How To Install a Cold Air Intake

K&N Cold Air Intake

Source: Flickr

The internal combustion engine relies on air, fuel, and spark to be able to perform, and an enhancement in any of those three areas can make a big difference in power and/or fuel economy. That's why a cold air intake is usually one of the first modifications drivers make when customizing their vehicles.

There are several reasons this is a great first mod. Cold air intakes are affordable, quick, and easy to install, and can provide a noticeable performance gain. There's also the under-hood bling factor, and the fact that many intakes are 50-state emissions legal.

Of course, enhancing the air intake for an engine isn't a new idea. It's why muscle cars from the '60s had functional hood scoops, and why your dad might have flipped the top of his Buick's big round air cleaner housing to allow better flow and easier breathing.

A cold air intake works by increasing the volume of air entering the engine. It can do this through a larger, higher-flowing air filter, with a larger diameter and straighter intake tube. As air volume and velocity increases, more air enters the engine—and (theoretically, at least) colder air is denser and adds efficiency to the combustion process. The power-train control module (PCM) sees the increased air and adds more fuel accordingly, which results in more power.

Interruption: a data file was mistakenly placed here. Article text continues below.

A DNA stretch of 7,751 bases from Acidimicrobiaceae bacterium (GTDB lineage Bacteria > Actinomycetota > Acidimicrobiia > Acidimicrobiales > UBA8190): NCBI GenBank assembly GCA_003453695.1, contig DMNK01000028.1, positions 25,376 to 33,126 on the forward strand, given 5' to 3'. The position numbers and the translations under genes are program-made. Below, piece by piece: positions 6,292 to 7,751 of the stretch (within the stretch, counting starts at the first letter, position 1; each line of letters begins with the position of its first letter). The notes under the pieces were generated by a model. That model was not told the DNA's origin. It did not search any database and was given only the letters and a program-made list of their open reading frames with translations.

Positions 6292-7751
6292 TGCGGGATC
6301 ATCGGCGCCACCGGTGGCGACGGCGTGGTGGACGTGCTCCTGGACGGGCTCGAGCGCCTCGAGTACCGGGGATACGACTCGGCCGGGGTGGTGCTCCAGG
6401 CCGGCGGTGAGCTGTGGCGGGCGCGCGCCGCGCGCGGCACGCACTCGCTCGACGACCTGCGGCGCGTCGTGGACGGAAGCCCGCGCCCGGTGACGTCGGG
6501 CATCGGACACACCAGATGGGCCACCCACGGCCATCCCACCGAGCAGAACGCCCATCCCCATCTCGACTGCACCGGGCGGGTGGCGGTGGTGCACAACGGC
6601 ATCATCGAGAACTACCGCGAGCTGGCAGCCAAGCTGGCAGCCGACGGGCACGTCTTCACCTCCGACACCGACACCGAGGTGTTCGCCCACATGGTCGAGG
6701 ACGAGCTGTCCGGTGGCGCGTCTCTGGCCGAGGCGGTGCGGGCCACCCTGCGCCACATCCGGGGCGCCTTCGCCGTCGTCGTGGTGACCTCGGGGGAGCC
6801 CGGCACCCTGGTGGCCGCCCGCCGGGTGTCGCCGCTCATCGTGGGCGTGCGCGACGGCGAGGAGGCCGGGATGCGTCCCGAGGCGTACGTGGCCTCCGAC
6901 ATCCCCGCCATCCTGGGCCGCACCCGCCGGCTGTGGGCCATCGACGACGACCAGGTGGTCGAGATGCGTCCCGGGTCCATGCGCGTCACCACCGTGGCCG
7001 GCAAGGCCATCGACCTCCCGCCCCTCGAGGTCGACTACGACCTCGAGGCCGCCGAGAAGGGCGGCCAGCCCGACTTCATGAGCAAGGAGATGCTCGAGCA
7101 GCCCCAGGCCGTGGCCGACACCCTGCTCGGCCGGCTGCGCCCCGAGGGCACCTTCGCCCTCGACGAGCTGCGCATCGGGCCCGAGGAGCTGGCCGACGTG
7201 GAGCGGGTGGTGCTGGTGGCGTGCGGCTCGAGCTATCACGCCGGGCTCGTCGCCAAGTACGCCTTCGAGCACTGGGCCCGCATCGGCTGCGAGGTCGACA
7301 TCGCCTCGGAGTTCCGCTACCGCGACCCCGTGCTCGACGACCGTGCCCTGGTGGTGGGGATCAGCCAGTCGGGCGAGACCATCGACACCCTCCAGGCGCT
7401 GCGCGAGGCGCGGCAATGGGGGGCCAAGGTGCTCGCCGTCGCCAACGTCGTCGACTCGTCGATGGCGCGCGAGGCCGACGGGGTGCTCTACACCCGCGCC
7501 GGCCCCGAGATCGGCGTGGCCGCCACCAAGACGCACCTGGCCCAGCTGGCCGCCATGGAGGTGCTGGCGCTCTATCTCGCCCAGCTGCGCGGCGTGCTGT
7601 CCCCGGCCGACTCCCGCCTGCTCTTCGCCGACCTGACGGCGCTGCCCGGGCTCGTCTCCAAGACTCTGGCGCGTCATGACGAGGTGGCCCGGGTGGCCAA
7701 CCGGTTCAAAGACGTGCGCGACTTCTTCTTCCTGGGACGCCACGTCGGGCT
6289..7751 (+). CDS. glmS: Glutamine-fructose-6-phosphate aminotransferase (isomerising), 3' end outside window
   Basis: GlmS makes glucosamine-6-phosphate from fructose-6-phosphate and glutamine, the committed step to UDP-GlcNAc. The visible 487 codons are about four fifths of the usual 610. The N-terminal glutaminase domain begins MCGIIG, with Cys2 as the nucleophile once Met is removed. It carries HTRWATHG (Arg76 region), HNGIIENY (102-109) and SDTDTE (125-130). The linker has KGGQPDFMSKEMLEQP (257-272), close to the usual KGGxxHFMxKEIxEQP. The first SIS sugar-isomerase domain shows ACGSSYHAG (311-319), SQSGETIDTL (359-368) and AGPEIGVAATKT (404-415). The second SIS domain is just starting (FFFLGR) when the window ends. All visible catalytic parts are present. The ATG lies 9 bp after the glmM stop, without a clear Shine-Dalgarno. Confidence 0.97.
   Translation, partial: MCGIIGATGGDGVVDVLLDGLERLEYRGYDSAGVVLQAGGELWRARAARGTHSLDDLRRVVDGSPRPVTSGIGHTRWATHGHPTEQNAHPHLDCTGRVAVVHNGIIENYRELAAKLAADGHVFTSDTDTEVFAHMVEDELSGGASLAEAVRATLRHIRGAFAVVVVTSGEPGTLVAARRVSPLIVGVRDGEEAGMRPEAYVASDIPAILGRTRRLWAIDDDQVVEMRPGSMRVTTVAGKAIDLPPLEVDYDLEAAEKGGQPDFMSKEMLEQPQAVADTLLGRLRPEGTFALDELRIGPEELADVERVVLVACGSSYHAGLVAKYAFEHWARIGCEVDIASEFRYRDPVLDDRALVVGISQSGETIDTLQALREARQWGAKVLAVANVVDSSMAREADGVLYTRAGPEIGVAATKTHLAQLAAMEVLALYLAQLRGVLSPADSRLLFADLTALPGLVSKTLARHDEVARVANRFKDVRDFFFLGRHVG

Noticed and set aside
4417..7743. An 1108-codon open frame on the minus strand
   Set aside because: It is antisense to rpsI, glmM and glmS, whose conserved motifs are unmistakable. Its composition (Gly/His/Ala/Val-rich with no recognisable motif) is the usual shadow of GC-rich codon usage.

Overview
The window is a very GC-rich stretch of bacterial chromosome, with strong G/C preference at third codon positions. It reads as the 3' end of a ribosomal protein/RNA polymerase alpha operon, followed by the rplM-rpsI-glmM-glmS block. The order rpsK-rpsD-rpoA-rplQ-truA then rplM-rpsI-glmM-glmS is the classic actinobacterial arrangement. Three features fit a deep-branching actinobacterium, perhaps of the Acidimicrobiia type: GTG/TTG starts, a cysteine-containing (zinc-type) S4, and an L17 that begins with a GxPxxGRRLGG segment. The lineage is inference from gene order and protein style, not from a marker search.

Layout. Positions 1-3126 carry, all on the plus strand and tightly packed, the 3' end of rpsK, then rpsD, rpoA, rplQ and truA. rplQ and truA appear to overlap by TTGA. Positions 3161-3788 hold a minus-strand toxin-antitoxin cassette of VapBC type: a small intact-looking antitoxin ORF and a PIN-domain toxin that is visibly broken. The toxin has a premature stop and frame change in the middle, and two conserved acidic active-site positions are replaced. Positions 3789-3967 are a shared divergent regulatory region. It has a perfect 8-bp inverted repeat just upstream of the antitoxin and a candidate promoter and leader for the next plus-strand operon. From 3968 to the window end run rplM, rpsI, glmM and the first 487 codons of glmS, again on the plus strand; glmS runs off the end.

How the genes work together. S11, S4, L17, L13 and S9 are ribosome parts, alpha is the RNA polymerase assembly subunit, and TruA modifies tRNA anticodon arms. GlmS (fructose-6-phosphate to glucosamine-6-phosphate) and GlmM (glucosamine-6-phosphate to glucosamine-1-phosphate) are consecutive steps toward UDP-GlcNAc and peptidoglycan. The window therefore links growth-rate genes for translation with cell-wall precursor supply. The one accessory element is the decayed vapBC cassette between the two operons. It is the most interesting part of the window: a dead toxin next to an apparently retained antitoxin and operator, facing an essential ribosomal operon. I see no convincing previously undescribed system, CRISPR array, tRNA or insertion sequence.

Results vary by the vehicle, engine, and the intake type, but you can typically expect a 5 to 15 horsepower gain by installing a cold air intake.

Remember that you can't drive the vehicle until this is done, so make sure you have all the tools you need before you get started. Various makes and models of vehicles will have differing designs for air intakes and air filter boxes, but this is a good rule-of-thumb guide.

Vehicle System
Exhaust & Emissions
Skill Level
Beginner

This is a good project for new DIYers

Time to Complete
1 hour
    Pro Tip

    Before we start, it's a good idea to have plenty of lighting, so set up some shop lights or work outside on a sunny day. The smaller details are easier to see when clean, so have a look at how to clean an engine bay.

  1. Disconnect the negative battery terminal.

  2. Pro Tip

    This isn't just a step for the overly cautious. Disconnecting the battery will reset the PCM so it can learn the new air/fuel ratios produced by the cold air intake.

  3. Use the screwdriver to loosen the hose clamp on the factory air tube at the throttle body. Then slip the air tube off the throttle body.

  4. Remove the screws holding the MAF sensor in the factory air tube. Remove MAF sensor and set somewhere safe.

  5. Remove bolts holding factory air box in place.

  6. Slide air tube off of throttle body, and lift out the factory air box and intake.

  7. Pro Tip

    This is a great time to use throttle body cleaner. (If the vehicle has an electronic throttle body, be sure to consult the owner's manual before doing so.)

  8. Unbox the cold air intake parts, and slide the air filter onto the air tube. Use a hose clamp to secure it to the tube.

  9. Slide other (non-filter) end of intake tube through the air box, until just the filter and a few inches of tube are left inside the air box.

  10. Slip the silicone tube over the throttle body. Then slide the air tube into the silicone tube. Finally, set the air box into place and use the supplied bolts to secure it.

  11. Attach MAF sensor to intake tube, and bolt on air box lid (depending on model).

  12. Reconnect the battery, and start the vehicle. Let it idle for a few minutes to learn the different air volume, then go for a drive.

Last updated June 6, 2018

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